Abstract

Background. The Montreal Antiphospholipid Study is an ongoing cohort study that began in 1997 that includes 415 persons followed prospectively for arterial (AE) and venous (VE) events.

Objectives. To determine predictors of new thrombotic events in the presence of antiphospholipid antibodies.

Methods. Blood samples were collected at baseline and annually for four years. Baseline assays included: IgG/IgM anticardiolipin antibodies (aCL), lupus anticoagulant (LA), and IgG/IgM anti-ß2-glycoprotein I antibodies (β2-GPI), activated protein C resistance (APCR), hyperhomocysteinemia (Hhcy), DDimer (DD), Factor VIII (FVIII), von Willebrand Factor (vWF), fibrinogen (FIB), high sensitivity C reactive Protein (hsCRP) levels were performed on the plasma or sera available at the visit closest to and prior to the date of new AE or VE. Demographic and clinical data were obtained at baseline and by telephone interview semi-annually. All events were confirmed by a panel of physicians. A nested case-control study was performed with 45 cases with new AE and VE during a mean follow-up period of 7.4 years [IQR = 0.5, 8.5] and 170 controls without new AE or VE matched for age, gender and visit date in a ratio of 4:1.

Statistical analysis. Univariate regression models for case-control study were performed using new AE or VE as the outcome variable and aPL positivity (defined as either/or aCL IgG/IgM >40 PL units, LA or β2GPI positivity as predictor variable and DD, FVIII, vWF, FIB, hsCRP, APCR, Hhcy, family history of CVD (FMH), smoking, SLE or diabetes mellitus (DM) as covariables. Variables found to be predictors in the univariate analyses were then evaluated in multivariate regression models.

Results. Mean age was 51.0; 77.7% female, 59.6% FMH, 25.1% SLE, 26.1% smokers, 5.1% DM. Thirty six (16.7%) individuals were aPL positive and 37 (17.2%) had abnormal APCR. A high degree of correlation between acquired APCR and aPL was observed. aPL positivity, smoking, DM and previous AE and VE were more frequent in cases than controls: 33% vs 12.3%, 42.2% vs 21.8%, 17.8% vs 1.8% and 53.3% vs 12.4%, respectively. Multivariate regression analyses revealed aPL positivity, previous AE, DM and smoking were predictors of new AE while predictors for new VE were APCR and vWF.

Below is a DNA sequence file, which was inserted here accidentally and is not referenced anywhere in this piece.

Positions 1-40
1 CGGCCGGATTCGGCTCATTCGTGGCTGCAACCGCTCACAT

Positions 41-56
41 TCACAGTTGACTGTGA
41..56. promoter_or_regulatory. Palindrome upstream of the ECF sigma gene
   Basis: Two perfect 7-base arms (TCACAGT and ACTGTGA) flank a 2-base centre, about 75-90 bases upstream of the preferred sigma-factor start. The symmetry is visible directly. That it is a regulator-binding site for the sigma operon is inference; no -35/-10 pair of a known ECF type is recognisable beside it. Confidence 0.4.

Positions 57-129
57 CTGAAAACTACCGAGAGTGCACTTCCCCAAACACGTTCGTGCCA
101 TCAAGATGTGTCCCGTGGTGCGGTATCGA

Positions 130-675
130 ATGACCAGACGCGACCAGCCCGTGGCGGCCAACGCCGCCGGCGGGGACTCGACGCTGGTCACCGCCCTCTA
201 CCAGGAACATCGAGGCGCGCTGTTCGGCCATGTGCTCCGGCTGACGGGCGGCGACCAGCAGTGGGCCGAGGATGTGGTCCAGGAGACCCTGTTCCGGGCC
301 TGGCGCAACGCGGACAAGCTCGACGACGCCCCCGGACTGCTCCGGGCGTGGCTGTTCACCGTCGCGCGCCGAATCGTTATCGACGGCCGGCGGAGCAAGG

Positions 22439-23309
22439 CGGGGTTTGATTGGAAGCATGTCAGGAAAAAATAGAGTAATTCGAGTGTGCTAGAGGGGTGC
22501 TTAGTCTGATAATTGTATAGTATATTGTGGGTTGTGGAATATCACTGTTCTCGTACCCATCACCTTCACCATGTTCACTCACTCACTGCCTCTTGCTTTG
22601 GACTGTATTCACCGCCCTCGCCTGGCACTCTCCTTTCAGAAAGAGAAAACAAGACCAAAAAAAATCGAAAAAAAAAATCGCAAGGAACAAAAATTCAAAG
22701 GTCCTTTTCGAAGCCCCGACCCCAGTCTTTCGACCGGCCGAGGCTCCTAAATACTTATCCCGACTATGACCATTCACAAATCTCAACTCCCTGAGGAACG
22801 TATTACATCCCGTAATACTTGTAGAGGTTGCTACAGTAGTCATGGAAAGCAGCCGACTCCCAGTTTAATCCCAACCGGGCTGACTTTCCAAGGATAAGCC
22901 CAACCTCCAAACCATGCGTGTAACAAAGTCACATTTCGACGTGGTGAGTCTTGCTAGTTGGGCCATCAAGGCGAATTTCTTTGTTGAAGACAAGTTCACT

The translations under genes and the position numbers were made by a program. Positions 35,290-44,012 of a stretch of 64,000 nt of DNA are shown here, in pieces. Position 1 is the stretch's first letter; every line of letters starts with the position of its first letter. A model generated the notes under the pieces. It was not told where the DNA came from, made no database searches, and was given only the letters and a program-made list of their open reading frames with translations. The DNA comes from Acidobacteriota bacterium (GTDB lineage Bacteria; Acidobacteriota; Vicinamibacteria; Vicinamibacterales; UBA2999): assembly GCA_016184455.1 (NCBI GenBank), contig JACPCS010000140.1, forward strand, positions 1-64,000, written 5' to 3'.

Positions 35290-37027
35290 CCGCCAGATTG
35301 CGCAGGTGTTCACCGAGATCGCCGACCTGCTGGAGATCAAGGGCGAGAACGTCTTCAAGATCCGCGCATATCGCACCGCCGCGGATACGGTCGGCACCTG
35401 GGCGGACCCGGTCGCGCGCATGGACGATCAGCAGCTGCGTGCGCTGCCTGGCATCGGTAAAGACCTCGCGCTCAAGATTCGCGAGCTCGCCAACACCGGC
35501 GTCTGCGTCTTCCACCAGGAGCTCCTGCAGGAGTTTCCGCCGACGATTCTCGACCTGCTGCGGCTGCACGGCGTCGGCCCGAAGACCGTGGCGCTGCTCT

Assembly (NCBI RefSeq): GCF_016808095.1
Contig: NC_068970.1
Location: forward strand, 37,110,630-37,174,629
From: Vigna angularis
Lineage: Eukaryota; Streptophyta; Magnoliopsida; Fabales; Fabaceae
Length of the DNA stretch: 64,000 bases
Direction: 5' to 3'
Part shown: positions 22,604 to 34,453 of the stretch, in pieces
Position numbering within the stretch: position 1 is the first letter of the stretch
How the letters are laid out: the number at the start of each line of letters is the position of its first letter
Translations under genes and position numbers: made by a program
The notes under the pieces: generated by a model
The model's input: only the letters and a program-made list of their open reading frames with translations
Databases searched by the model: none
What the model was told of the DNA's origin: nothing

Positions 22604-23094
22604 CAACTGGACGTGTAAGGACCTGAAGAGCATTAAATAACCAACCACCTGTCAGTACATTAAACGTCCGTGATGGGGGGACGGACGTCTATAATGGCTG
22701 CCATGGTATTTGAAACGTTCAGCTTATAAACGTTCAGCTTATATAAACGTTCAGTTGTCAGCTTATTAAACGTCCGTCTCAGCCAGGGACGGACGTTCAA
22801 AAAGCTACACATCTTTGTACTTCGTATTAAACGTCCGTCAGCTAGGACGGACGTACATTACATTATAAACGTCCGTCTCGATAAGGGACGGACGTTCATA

Conclusions. Our findings in this nested-case control study demonstrate that aPL positivity predicts new AE. aPL positivity predicted new VE in the univariate analysis, but not in the multivariate model where APCR and vWF were the only factors retained. It is possible that APCR captures the effect of aPL as acquired APCR may be attributable to the presence of aPL. Besides vWF, APCR may be a better risk factor for VE than aPL, however more research is needed to determine their relationship. aPL is an important risk factor in AE, along with previous AE, smoking and DM.

PredictorAE Univariate HR (95% CI)AE Multivariate HR (95% CI)VE Univariate HR (95% CI)VE Multivariate HR (95% CI)
aPL 3.6(1.4,8.8) 3.8(1.0,14.7) 4.8(1.4,17.2) 2.2(0.3,15.0) 
APCR 1.8(0.8,3.9) 5.7(1.7,18.6) 5.5(1.1,26.6) 
vWF 1.5(0.9,2.4) 1.0(0.4,2.6) 6.4(1.8,21.8) 5.0(1.2,19.8) 
DM 7.8(2.0,30.5) 9.9(1.5,64.6) 
Previous AE 7.2(2.7,19.1) 10.4(2.8,39.0) 
Previous VE 11.1(2.3,54.1) 1.8(0.2,16.4) 
PredictorAE Univariate HR (95% CI)AE Multivariate HR (95% CI)VE Univariate HR (95% CI)VE Multivariate HR (95% CI)
aPL 3.6(1.4,8.8) 3.8(1.0,14.7) 4.8(1.4,17.2) 2.2(0.3,15.0) 
APCR 1.8(0.8,3.9) 5.7(1.7,18.6) 5.5(1.1,26.6) 
vWF 1.5(0.9,2.4) 1.0(0.4,2.6) 6.4(1.8,21.8) 5.0(1.2,19.8) 
DM 7.8(2.0,30.5) 9.9(1.5,64.6) 
Previous AE 7.2(2.7,19.1) 10.4(2.8,39.0) 
Previous VE 11.1(2.3,54.1) 1.8(0.2,16.4) 

Author notes

Disclosure: Research Funding: Canadian Institute of Health Research Grant.